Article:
This Plymouth Road Runner Superbird Is A Wild Homologation Special Inspired By A Cartoon Bird

Ok, the Plymouth Road Runner Superbird has to be the product of someone who watched the Wiley E Coyote Cartoon and thought I know, I’ll use it as the basis for a homologation special.

The truth is that the Superbird was the 1970 follow up to the Dodge Charger Daytona of 1969. But it did feature the Road Runner Bird on each side of the rear wing, more about that later, and a horn than mimicked the cartoon, Beep Beep!

It seems strange for Chrysler to bring back Plymouth to racing instead of continuing with Dodge. But there have been many racing successes for Plymouth, notably when Richard Petty won the 1964 Daytona 500 and the NASCAR Championship in 1967.

Brand new for 1970 the Superbird was developed from the mid-sized Road Runner, which was their high performance car of the time. The car was pretty wild, like the Charger Daytona, featured an extended nose and a very large rear wing.

The additional bodywork was developed to enhance high speed performance on the racetrack. It was reported that this only made a difference over 60 mph, so with the additional weight the Superbird was actually slightly slower to accelerate than a regular Road Runner with the same drivetrain.

There were three different engine options available for the Superbird. The 426 Hemi with 425 hp at 5,000 rpm and 490 lb/ft of torque at 4000 rpm was fast. 0 – 60 took 5.5 seconds and it would reach 150 mph. Of course, the race car could exceed 200 mph, which was not so good for the tyres back then.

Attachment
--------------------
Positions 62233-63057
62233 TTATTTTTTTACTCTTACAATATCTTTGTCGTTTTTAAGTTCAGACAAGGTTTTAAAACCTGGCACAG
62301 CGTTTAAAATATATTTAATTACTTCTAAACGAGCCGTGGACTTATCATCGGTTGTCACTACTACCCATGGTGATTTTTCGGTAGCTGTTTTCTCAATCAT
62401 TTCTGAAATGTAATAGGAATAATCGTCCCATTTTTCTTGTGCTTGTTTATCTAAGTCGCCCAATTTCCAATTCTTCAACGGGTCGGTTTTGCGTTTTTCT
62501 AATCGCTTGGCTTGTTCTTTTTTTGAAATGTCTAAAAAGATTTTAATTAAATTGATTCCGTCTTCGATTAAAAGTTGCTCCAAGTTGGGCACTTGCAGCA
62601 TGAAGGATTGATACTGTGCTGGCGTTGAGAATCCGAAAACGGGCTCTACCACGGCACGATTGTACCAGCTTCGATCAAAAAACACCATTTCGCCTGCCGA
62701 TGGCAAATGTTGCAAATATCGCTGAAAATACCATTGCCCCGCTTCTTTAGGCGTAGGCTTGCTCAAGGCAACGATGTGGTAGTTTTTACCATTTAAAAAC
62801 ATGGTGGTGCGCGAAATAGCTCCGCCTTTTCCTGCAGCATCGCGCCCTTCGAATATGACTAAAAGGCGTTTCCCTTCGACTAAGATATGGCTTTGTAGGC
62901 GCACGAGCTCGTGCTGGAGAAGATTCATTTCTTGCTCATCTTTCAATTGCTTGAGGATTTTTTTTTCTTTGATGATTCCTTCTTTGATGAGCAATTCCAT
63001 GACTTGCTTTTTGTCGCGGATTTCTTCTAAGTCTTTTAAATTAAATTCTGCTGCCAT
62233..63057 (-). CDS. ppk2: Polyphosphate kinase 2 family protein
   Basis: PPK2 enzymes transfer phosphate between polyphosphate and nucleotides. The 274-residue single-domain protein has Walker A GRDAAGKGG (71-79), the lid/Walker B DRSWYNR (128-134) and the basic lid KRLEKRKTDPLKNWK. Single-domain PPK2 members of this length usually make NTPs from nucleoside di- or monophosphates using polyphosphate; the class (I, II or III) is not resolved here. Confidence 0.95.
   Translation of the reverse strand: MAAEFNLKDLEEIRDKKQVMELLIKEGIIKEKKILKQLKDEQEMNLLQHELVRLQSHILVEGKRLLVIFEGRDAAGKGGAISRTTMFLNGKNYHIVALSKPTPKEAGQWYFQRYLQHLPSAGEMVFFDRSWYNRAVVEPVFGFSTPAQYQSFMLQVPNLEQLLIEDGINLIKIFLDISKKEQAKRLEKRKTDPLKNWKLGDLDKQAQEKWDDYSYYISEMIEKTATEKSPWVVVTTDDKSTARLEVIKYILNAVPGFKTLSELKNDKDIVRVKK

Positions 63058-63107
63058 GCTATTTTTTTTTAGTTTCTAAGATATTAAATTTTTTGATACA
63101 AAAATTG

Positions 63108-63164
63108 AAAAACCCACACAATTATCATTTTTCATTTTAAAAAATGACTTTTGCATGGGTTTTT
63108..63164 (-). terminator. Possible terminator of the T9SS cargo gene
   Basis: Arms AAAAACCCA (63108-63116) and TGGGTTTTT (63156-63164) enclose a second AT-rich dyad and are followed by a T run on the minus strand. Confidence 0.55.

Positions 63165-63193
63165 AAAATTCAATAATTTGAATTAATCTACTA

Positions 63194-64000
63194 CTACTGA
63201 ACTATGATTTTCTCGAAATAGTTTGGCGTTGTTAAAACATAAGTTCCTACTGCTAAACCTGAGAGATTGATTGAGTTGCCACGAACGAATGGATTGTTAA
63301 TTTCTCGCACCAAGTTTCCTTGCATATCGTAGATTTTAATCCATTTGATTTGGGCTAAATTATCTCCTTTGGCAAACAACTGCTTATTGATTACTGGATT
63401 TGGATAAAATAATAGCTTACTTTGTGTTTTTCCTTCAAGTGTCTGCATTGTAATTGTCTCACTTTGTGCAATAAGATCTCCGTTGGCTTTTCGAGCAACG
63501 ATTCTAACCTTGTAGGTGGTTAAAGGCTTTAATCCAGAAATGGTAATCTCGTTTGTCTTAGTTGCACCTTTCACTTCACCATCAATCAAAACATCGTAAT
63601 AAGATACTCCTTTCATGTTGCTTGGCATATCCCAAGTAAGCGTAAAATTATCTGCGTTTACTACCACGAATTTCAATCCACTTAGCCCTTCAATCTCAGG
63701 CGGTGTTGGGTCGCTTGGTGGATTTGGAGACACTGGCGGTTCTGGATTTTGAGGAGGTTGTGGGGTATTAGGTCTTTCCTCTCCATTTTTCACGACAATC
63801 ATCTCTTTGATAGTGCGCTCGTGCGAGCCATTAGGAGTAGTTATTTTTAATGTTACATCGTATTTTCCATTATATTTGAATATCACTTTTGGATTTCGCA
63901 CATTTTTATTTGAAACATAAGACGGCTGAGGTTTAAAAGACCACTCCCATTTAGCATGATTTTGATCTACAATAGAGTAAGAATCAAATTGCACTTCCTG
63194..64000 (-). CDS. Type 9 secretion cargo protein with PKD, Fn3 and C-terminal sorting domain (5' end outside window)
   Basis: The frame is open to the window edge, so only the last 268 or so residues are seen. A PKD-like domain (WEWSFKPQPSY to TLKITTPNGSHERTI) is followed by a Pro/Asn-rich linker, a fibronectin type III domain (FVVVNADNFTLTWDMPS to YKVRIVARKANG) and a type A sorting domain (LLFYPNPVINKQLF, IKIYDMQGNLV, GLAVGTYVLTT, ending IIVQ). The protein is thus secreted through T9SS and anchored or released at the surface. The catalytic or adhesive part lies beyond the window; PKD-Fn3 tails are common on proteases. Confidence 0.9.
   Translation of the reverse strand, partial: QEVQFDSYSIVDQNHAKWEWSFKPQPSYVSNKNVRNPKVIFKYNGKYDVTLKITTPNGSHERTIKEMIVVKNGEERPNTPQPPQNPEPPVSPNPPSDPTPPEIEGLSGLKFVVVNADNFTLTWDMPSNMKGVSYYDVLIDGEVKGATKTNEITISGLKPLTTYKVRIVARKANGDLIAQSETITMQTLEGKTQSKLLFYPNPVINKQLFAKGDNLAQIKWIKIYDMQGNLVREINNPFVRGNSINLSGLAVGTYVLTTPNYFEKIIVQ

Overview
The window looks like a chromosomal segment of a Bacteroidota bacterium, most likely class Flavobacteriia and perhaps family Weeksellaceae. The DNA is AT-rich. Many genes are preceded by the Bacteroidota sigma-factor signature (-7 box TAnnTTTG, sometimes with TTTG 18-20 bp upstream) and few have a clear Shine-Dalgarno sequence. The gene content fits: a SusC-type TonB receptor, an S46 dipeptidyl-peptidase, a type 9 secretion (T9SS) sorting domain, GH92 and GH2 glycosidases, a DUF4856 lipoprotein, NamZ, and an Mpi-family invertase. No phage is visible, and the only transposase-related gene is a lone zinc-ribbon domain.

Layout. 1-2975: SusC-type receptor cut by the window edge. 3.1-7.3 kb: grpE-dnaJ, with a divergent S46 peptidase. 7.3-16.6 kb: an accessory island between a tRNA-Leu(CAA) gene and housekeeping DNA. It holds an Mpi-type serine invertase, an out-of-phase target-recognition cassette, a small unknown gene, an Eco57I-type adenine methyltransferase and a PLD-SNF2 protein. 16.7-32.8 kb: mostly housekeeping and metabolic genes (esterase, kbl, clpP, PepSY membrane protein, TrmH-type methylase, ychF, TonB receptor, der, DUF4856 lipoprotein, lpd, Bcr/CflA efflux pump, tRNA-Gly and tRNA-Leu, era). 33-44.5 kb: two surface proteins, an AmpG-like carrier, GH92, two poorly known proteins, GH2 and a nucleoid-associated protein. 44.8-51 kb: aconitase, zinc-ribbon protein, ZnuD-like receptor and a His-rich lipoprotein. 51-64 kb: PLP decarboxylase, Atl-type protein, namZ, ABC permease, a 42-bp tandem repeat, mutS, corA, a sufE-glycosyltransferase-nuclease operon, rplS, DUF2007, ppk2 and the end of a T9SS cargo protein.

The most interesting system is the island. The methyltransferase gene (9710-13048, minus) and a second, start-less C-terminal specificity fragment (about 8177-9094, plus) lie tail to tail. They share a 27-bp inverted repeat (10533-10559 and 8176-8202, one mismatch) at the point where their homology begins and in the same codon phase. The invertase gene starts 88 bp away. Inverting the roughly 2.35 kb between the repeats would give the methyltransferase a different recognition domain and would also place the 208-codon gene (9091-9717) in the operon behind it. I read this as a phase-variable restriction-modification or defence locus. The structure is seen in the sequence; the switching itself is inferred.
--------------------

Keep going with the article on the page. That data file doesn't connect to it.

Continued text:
The two other engine options were for the same 400 ci, or 7.2 litres. The choice was either 3 two barrel carburettors in the 440 Super Commando Six Barrel that had 390 hp, or the single four barrel in the 440 Super Commando that produced 375 hp.

To meet 1970 NASCAR rules, they needed nearly 2,000 units, or two for every dealer across the USA. That equated to 1920 Superbirds, but it has been reported that there were more than 2500, but it is though that this is much lower and closer to the target number, with some additional cars making their way to Canada.

Similarly for the engine, the production numbers vary, but it is thought that there are only 135 of those, the rest of them being the 440.

Pete Hamilton won the 1970 Daytona 500 driving a Superbird, and the Plymouth Superbird or ‘Winged Warrior’ won 21 out of the 38 Grand National races that year.

So, for 1971 NASCAR effectively banned the aero cars, by reducing the performance with an engine capacity limit of 305 ci. It didn’t stop Richard Petty winning the Daytona 500 by a nose.

This rule change meant that the Superbird did not need producing or further development making it that bit more collectible now due to the very short production life.


The car here was imported to the UK in 1976 and in the same family ownership since 1984 and has been barn stored for over 30 years so needs re-commissioning.

Matching numbers with the rare and desirable four speed manual transmission with obligatory Hurst ‘Pistol Grip’ shifter.

The Superbird has its V5 and a detailed report on the authenticity and condition which was completed in October 2020 by the Mopar Muscle Association.

It won’t come as a surprise the estimate is £ 90,000 – 110,000, or $ 120,000 – 150,000 USD. If you’re lucky enough to be in the position to afford it you have until the 11 December 2021 to register to bid at the Bonhams Bicester Auction.